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Sciatica is a common type of pain that involves the sciatic nerve, which is a large nerve stretching down the back of each leg from the lower back.

The most common cause of sciatica is a herniated or slipped disk resulting in pressure on the root of the nerve. With time and self-care treatments, most people with sciatica get better on their own.

Other common causes of sciatica:

  • Spinal stenosis (narrowed spaces within the spine)
  • Spondylolisthesis (one of the spine’s bones falls out of place)

  • Back injury

What are the symptoms?

Here are the symptoms that can indicate you might have sciatica:

  • Pain with every movement that gets worse
  • Numbness or weakness on your legs or feet which is usually felt along your sciatic nerve
  • Experience a loss of feeling or movement in severe cases
  • Feel the sensation of pins and needles in your toes or feet
  • Experience incontinence (the inability to control your bladder or bowel movement)

What are the treatments?

Conservative treatments

1) Cold Compress

You can make your ice pack at home or buy it in a local supermarket. For the first few days of pain, apply it to the affected area for 10-20 minutes per session , several times a day. Cold compress reduces swelling and eases the pain.

2) Hot Compress
Just like the previous one, you can make a hot compress at home or buy in the nearest drugstore or supermarket in your area. For the first two to three days, use cold compress then switch to hot compress afterward. If the pain continues, try to alternate cold and hot compress.

3) Stretching

Stretching the lower back is helpful to ease the sciatica pain. You need to learn how to stretch it properly. You can learn it from your physiotherapist. We have an in-house physiotherapist experienced in guiding patients on doing the low backstretch

4) Over the counter (OTC) Drugs

OTCs, such as aspirin and ibuprofen, can also aid in alleviating pain, inflammation, and swelling. Be careful about using aspirin excessively, since it can cause complications, such as stomach bleeding and ulcers.

5) Exercise

Exercise also relieves sciatica pain. Practicing active exercise is very important for the optimum health of your spinal discs. Exercise helps with the exchange of nutrients and fluids within spinal discs to keep them healthy and prevent sciatica.

6) Physiotherapy

Physiotherapy helps improve posture and strengthen back muscles.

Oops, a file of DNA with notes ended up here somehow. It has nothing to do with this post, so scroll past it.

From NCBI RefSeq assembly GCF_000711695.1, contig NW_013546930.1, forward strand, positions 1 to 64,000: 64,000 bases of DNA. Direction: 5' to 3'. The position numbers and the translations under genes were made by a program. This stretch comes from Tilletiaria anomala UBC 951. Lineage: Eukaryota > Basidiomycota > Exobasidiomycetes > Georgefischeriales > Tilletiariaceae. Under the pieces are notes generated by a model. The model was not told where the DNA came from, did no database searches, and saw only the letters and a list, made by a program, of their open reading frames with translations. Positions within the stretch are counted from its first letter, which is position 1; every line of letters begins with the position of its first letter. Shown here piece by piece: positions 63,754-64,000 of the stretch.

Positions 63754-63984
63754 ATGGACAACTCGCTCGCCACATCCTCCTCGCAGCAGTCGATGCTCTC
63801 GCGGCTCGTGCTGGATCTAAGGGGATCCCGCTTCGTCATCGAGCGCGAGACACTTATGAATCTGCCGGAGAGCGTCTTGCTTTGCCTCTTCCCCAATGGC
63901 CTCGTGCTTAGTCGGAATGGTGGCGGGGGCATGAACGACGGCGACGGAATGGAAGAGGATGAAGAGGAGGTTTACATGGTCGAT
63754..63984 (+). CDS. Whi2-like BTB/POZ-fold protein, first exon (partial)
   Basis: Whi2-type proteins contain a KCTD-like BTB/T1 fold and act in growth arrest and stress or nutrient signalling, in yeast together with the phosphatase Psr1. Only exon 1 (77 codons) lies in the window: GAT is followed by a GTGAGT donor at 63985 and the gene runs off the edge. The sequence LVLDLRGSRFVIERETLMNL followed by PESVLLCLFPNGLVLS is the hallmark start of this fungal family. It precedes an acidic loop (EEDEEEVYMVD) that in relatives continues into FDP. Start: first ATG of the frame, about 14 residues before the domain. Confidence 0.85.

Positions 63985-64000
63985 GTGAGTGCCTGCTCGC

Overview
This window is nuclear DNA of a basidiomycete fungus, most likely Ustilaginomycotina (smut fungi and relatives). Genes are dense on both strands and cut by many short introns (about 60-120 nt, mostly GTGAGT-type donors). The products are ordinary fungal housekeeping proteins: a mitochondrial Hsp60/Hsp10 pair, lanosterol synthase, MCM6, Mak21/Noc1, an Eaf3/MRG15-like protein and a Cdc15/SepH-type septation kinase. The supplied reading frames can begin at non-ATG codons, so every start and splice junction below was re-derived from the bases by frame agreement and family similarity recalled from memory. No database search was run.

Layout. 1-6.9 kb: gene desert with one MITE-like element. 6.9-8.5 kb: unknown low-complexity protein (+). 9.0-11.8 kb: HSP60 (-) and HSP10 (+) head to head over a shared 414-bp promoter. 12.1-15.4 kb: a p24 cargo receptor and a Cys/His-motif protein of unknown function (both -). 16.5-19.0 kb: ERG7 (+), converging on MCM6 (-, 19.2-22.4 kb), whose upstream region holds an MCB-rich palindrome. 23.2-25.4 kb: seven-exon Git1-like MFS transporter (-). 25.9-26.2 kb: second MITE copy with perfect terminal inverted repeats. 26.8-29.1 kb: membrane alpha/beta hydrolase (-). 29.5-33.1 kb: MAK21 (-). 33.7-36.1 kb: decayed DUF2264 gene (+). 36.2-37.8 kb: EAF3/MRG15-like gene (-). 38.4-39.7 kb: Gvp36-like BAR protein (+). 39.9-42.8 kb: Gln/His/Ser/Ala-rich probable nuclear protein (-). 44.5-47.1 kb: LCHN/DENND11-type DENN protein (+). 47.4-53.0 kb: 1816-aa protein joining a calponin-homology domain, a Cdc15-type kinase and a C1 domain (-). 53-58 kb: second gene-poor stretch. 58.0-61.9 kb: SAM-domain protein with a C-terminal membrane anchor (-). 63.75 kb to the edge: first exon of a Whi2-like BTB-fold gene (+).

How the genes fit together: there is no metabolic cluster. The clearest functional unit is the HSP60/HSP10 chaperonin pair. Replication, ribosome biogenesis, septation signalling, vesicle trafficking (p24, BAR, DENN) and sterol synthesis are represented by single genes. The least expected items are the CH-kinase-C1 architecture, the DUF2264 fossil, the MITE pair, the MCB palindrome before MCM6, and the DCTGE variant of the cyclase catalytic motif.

7) Prescribed Drugs

Doctors can provide prescriptions for muscle relaxants and narcotic pain reliever, if necessary.

8) Epidural Steroid Medication

These corticosteroid drugs are injected into your epidural space, which is the canal that surrounds your spinal cord.

Surgical treatments

Spine surgery is seldom deemed necessary to combat pain caused by sciatica. However, if conservative treatments no longer work and the pain becomes severe and intolerable, then doctors may decide to have you undergo surgery.

The two most common types of surgery for sciatica are discectomy and microdiscectomy.

Microdiscectomy is a surgical approach for the spinal disc removal and is done through a small cut while you are unconscious due to general anesthesia.

On the other hand, discectomy is removing a part of the spinal disc pressing on the sciatic nerve.

Other surgical approaches are the following:

1) Laminectomy

This surgical approach removes a part or all of the lamina to provide more room for the spinal nerves. It is commonly recommended for sciatica  caused by lumbar spinal stenosis.

2) Foraminotomy

In this procedure, the surgeon removes bony overgrowth resulting to an extra room at the sides of your spinal vertebrae. The goal of foraminotomy is to relieve pressure on the nerves to lessen the pain from sciatica.

3) Facetectomy

The facet joints provide stability to your spinal column. These joints are trimmed, undercut, or removed in facetectomy. This is performed to provide relief for compression on pinched nerves, which is caused by deteriorating facet joints.

Tips to Prevent Sciatica

Daily exercise is recommended. Also, strengthening your back muscles and core are the keys to keep and maintain a healthy back. And this, in turn, means lesser chances of having sciatica.

Practice proper posture as often as you can. Carefully watch yourself when sitting on a chair. Make sure that your chair provides adequate support for your back. Slouching and improper posture can become contributory factors for sciatica in the long run.

Take note of how you move from time to time. Always make sure to lift heavy objects in the correct way. Ask your physiotherapist on how to protect your back at all times to prevent spinal pain or sciatica.